‘The Invisible Man’ movie review: Contemporary twist on a classic gone wrong

Elisabeth Moss in ‘The Invisible Man’

Elisabeth Moss in ‘The Invisible Man’  

Leigh Whannell’s vision for a feminist angle doesn’t quite make the 2020 adaptation of H.G Wells’ novel too cohesive

Long has the lore of H.G Wells’ The Invisible Man fascinated folks. With its 2020 adaptation, director and writer Leigh Whannell (Saw and the Insidious series), gives the film a marked feminist twist. Instead of focusing on the actual man in the story, Whannell emphasises the consequences of control and a chauvinistic erasure of the female identity.

Initially, the film was supposed to be a part of Universal Pictures’ grand scheme to revive the Dark Universe properties. Sadly, The Mummy’s reboot in 2017 put quite a large wrench in the works with its dismal box office performance. The studio then focused on remaking The Invisible Man as a stand-alone low budget feature with Blumhouse Productions. In its second feature of the year after the underwhelming Fantasy Island, the production house sticks to what it knows best with horror, including a science fiction-themed feminist angle.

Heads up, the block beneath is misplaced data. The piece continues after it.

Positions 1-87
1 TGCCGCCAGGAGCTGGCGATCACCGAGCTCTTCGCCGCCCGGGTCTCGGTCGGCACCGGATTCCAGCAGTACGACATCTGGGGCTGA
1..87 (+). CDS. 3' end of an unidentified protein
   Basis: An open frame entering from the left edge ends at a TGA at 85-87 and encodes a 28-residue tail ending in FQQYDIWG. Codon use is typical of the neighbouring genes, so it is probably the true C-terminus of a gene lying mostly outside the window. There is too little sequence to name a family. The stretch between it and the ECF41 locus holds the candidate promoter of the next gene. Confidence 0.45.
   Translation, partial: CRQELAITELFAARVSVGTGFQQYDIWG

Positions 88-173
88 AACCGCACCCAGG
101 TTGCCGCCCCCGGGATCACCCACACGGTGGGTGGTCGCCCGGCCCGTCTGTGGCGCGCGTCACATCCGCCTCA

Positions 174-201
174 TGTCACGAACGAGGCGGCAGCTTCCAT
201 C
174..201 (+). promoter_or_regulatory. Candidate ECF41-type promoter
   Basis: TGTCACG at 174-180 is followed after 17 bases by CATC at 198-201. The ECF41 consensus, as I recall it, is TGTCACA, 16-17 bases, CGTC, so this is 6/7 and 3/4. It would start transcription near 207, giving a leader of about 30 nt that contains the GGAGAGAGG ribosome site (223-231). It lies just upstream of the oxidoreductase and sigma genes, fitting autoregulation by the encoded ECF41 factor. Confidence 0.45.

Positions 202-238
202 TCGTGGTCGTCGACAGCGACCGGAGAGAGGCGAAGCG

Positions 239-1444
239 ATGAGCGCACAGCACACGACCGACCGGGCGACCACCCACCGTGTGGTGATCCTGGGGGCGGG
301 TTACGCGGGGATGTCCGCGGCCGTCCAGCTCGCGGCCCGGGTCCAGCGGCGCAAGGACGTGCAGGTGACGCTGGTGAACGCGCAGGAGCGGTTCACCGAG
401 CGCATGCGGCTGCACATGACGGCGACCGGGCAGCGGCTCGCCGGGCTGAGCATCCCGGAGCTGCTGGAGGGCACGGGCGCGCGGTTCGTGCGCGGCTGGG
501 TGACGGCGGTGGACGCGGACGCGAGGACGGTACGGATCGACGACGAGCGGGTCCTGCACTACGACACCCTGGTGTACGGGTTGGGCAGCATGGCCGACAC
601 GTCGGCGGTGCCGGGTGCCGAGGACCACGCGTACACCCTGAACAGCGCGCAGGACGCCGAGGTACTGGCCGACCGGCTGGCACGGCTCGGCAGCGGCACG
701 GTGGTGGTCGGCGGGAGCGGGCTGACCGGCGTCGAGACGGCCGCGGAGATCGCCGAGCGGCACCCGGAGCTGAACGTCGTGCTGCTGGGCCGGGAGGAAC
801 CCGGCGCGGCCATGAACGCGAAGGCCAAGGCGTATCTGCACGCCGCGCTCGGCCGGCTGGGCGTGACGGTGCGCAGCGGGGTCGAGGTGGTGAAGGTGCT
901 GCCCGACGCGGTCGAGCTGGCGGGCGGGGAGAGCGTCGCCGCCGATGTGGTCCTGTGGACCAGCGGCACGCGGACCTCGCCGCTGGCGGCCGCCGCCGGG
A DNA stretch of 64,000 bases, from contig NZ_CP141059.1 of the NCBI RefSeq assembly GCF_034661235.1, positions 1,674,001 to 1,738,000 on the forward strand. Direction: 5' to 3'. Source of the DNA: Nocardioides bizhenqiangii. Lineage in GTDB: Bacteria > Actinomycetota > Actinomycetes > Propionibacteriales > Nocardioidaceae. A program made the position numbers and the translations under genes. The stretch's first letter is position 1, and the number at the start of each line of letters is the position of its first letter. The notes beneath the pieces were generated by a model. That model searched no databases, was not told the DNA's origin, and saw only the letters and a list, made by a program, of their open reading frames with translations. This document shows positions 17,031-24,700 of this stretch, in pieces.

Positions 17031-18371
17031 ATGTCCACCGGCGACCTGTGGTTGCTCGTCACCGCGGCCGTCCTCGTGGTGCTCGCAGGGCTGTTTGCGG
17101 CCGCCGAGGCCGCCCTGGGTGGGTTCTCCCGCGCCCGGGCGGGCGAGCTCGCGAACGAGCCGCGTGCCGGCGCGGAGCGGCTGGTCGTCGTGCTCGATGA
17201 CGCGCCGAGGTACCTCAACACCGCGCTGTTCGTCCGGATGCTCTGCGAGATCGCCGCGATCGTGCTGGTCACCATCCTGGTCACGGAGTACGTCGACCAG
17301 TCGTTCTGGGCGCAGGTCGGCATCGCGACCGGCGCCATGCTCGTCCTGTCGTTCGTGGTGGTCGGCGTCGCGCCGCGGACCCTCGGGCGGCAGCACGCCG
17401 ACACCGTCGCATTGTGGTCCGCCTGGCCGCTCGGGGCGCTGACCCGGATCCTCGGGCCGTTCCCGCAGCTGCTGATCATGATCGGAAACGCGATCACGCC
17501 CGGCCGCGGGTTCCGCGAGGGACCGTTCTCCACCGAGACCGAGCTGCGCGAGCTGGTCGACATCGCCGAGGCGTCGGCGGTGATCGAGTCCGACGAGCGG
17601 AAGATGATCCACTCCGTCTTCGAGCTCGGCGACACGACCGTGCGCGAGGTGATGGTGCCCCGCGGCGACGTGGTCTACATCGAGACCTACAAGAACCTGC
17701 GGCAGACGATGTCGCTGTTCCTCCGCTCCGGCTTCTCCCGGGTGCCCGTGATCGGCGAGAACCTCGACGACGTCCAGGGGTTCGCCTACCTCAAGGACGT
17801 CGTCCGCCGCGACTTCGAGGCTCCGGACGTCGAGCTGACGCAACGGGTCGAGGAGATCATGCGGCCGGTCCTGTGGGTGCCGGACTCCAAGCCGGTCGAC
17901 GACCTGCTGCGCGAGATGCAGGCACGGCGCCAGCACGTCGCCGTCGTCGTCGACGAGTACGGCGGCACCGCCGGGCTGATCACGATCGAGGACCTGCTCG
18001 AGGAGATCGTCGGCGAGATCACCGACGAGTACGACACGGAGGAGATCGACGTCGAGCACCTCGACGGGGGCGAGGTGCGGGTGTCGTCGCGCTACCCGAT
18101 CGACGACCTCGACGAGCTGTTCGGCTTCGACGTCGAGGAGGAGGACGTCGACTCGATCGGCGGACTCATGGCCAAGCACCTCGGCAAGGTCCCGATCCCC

The Invisible Man
  • Director: Leigh Whannell
  • Cast: Elisabeth Moss, Aldis Hodge, Storm Reid, Harriet Dyer, Oliver Jackson-Cohen
  • Storyline: An optics genius uses his suit of invisibility to stalk and harass his ex-girlfriend

Whannell’s contemporary take is evident from the get go. His heroine, Cecelia (Elizabeth Moss) is seen tip-toeing around a beach-front house, fear bulging in her eyes. She’s drugged her boyfriend, optics genius Adrian Griffin (Oliver Jackson-Cohen) in order to escape. Her attempt to fly the coop is only partially successful when weeks later news of Griffin’s suicide surfaces, but mysterious harassment ensues. It’s evident Griffin has returned but Whannell insists on the inclusion of twists and turns that are more futile than surprising. Moss’ turn as a broken woman, who is mentally tortured in spite of leaving an abusive situation, could be triggering for its authenticity. It definitely helps that Whannell spotlights gaslighting, forced isolation, dominance and male power.

But the director’s well-intentioned or probably opportunistic vision — to capitalise on a necessary subject — doesn’t quite realise into cinematic excellence. While Cecelia’s situation elicits due empathy, Whannell is unable to craft a screenplay with originality. The Invisible Man is derivative, merging classic literature with any Hollywood revenge film. That said, there are moments, albeit fleeting, of pure horror when the Invisible Man teases his presence. But when the cat is out of the bag, in this case, a technological marvel of a suit, there’s not enough drama, horror or excitement to grip waning audience attention. It’s a shame that The Invisible Man’s fragmented positives can’t merge into a fulfilling whole, only because awareness about gendered violence is still sorely needed.

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Printable version | Apr 3, 2020 8:03:40 AM |

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